STAGE REVIEW : A Timeless Lesson in Existentialism in Sartre’s ‘No Exit’
The existentialism of Jean-Paul Sartre assumed the guise of a fad several decades ago, at the peak of the author-philosopher’s popularity. But like the submovements it spawned, including the generation that called itself “Beat,” its surface image has faded into a kind of historical quaintness.
Its central ideas can still guide us deeper into the meaning of our existence. This generation should take a closer look at Sartre. It might find its own image in the mirror of the author’s philosophy.
There are no mirrors in Sartre’s view of hell, viewed darkly in this welcome revival of his 1944 drama “No Exit” at the King King Club. The French title translates freely as “in a closed room,” where Hades’ accommodations are spare, but not unlike the cell-like rooms and featureless corridors of the next motor hotel you might stop at.
Three newcomers to hell are ushered into the room where they will spend eternity. There is no torturer, no fire, no brimstone. There is only their own guilt to punish them. They are each other’s torturers. As journalist and Nazi collaborator Vincent Cradeau grumbles near the end of the play, “Hell is--other people!”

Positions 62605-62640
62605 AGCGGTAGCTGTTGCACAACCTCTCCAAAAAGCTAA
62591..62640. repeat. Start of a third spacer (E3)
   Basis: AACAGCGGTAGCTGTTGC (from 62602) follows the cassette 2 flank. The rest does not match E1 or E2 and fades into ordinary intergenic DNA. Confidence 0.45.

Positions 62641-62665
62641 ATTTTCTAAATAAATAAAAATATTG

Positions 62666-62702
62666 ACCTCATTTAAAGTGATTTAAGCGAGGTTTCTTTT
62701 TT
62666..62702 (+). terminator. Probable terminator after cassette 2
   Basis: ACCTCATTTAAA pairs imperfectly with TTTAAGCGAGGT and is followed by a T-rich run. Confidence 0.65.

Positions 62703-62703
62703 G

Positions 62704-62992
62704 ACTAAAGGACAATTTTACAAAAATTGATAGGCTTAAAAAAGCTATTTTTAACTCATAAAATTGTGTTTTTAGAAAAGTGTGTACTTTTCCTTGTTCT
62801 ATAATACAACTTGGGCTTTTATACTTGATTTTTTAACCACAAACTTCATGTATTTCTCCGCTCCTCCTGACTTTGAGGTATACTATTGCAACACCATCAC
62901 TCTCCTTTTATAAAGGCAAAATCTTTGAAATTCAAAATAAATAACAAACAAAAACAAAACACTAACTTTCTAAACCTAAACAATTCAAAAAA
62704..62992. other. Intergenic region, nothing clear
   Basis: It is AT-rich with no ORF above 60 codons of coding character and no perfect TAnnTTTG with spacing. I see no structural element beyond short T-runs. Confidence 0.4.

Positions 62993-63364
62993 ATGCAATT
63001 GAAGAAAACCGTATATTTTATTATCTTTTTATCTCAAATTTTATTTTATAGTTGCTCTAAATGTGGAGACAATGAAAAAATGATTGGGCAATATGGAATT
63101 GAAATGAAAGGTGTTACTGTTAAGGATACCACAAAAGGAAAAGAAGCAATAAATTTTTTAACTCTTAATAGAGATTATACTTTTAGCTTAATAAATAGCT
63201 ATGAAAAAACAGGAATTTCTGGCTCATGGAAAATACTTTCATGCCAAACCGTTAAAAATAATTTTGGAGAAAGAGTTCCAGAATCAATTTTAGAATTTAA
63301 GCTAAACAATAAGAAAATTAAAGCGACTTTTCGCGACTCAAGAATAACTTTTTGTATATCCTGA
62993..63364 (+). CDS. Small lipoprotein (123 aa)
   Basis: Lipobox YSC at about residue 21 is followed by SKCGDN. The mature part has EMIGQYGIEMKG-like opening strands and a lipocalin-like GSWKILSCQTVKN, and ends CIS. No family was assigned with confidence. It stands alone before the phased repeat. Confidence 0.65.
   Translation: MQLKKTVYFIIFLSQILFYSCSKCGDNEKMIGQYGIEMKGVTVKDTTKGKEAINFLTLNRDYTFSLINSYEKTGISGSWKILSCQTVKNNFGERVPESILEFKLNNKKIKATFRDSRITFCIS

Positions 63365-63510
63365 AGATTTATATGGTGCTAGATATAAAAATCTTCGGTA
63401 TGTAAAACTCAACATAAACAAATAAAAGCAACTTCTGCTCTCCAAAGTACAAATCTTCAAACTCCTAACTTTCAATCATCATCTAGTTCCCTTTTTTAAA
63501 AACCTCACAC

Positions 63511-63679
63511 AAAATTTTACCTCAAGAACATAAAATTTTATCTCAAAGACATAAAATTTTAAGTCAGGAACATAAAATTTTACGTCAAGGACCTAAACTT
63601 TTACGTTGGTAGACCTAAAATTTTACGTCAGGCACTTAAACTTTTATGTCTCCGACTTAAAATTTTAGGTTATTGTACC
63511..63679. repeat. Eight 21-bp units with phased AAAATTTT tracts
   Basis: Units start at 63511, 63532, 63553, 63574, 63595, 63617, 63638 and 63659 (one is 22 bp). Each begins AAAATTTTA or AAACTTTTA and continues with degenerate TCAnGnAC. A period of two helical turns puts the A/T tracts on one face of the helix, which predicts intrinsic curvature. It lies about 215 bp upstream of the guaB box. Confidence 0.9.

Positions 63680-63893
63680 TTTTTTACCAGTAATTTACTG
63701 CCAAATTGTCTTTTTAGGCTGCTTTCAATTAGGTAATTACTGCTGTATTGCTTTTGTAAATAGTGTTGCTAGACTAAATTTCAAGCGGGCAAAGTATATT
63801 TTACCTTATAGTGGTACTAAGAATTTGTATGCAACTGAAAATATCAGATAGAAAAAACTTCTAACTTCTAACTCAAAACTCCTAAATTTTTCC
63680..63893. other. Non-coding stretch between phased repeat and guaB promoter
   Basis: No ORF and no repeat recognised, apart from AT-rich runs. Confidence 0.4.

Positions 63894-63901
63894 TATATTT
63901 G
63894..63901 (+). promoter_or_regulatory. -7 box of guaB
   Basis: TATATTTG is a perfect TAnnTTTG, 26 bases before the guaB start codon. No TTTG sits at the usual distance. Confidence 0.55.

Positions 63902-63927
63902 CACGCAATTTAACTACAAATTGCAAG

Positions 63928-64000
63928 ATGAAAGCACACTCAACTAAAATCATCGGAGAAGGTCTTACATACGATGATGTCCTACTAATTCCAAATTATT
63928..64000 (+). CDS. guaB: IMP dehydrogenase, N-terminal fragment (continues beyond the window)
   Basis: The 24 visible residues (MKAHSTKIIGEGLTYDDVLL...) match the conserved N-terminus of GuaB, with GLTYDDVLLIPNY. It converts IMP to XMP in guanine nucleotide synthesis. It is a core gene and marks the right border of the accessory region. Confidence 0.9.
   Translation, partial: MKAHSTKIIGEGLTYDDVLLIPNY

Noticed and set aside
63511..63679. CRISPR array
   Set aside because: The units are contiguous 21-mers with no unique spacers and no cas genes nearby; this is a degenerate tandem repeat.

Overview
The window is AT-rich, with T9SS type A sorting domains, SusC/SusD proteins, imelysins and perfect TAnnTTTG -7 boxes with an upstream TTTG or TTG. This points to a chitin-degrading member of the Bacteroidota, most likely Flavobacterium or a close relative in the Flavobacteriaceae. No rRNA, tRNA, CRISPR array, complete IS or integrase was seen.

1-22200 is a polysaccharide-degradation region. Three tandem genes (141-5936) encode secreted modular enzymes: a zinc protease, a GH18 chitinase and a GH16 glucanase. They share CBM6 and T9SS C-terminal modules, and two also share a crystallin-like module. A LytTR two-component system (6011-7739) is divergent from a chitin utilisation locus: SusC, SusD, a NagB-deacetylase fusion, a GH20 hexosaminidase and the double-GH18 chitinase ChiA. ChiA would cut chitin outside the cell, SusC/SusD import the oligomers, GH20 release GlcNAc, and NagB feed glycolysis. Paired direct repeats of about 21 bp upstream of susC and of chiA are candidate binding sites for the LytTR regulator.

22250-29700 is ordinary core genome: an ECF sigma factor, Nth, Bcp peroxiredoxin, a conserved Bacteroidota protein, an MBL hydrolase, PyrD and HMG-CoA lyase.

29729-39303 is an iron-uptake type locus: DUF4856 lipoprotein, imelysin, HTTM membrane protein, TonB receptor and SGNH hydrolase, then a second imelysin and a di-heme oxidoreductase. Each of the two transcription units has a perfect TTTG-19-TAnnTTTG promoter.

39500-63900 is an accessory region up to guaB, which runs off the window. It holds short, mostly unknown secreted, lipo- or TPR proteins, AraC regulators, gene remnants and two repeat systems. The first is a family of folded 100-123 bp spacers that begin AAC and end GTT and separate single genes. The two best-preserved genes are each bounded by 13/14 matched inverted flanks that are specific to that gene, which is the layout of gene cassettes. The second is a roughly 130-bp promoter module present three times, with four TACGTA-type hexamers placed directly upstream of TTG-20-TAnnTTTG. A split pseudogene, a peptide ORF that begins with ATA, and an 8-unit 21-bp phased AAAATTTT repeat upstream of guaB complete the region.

There is the core of existentialism. Sartre once said man “is alone, abandoned on earth in the midst of his infinite responsibilities, without help, with no other aim than the one he sets himself.” It’s the responsibility for their actions that confounds Cradeau and his roommates--the bitter and disappointed lesbian Inez, whose lover gassed them both after the death of the lover’s husband, and the childish, self-obsessed flirt Estelle, who tossed her unwanted baby to its death out of a window.
Their realization of who they were, and the debt they owe to themselves because of it, is the simple yet ultimately complex point of “No Exit,” and it resounds loudly and clearly to modern ears. Or it should, for the play is rarely performed.
Under Richard Stone’s clear-cut, forceful direction, the cast mirrors the torment of the room’s inhabitants with exact detail and effective subtext. Christopher Laurence as Cradeau, Wyn Costello as Inez and Tarlton Alexander as Estelle are totally of the play’s period (good 1940s costumes by Costello) and give the text the respect it requires.
As the Bellboy who brings them to their eternal destiny, Jose Jimenez is costumed as a Chinese subordinate. It’s part of director Stone’s design motif, which utilizes the club’s decadent Chinese ambience--including a marvelous panel of fire-breathing dragons--as a counterpoint to the decadence of these lost, trapped souls.
At 467 S. La Brea Ave.; Saturdays and Sundays, 2 p.m.; ends June 24. $7; (213) 871-8580.
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